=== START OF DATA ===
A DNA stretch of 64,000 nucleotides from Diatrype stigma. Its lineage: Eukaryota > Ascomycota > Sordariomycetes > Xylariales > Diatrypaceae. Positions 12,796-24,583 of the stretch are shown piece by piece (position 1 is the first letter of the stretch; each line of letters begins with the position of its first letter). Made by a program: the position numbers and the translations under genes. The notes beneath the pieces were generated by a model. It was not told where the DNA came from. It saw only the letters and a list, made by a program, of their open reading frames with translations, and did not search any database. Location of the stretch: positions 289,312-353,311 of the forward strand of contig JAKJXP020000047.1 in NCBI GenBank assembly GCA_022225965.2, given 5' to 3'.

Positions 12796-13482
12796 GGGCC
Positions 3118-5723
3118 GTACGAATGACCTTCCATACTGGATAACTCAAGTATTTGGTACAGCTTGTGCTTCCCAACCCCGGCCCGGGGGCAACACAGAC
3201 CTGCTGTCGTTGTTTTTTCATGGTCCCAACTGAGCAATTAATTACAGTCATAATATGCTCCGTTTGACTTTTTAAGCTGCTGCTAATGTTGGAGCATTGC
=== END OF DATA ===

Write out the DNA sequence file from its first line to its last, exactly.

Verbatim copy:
A DNA stretch of 64,000 nucleotides from Diatrype stigma. Its lineage: Eukaryota > Ascomycota > Sordariomycetes > Xylariales > Diatrypaceae. Positions 12,796-24,583 of the stretch are shown piece by piece (position 1 is the first letter of the stretch; each line of letters begins with the position of its first letter). Made by a program: the position numbers and the translations under genes. The notes beneath the pieces were generated by a model. It was not told where the DNA came from. It saw only the letters and a list, made by a program, of their open reading frames with translations, and did not search any database. Location of the stretch: positions 289,312-353,311 of the forward strand of contig JAKJXP020000047.1 in NCBI GenBank assembly GCA_022225965.2, given 5' to 3'.

Positions 12796-13482
12796 GGGCC
Positions 3118-5723
3118 GTACGAATGACCTTCCATACTGGATAACTCAAGTATTTGGTACAGCTTGTGCTTCCCAACCCCGGCCCGGGGGCAACACAGAC
3201 CTGCTGTCGTTGTTTTTTCATGGTCCCAACTGAGCAATTAATTACAGTCATAATATGCTCCGTTTGACTTTTTAAGCTGCTGCTAATGTTGGAGCATTGC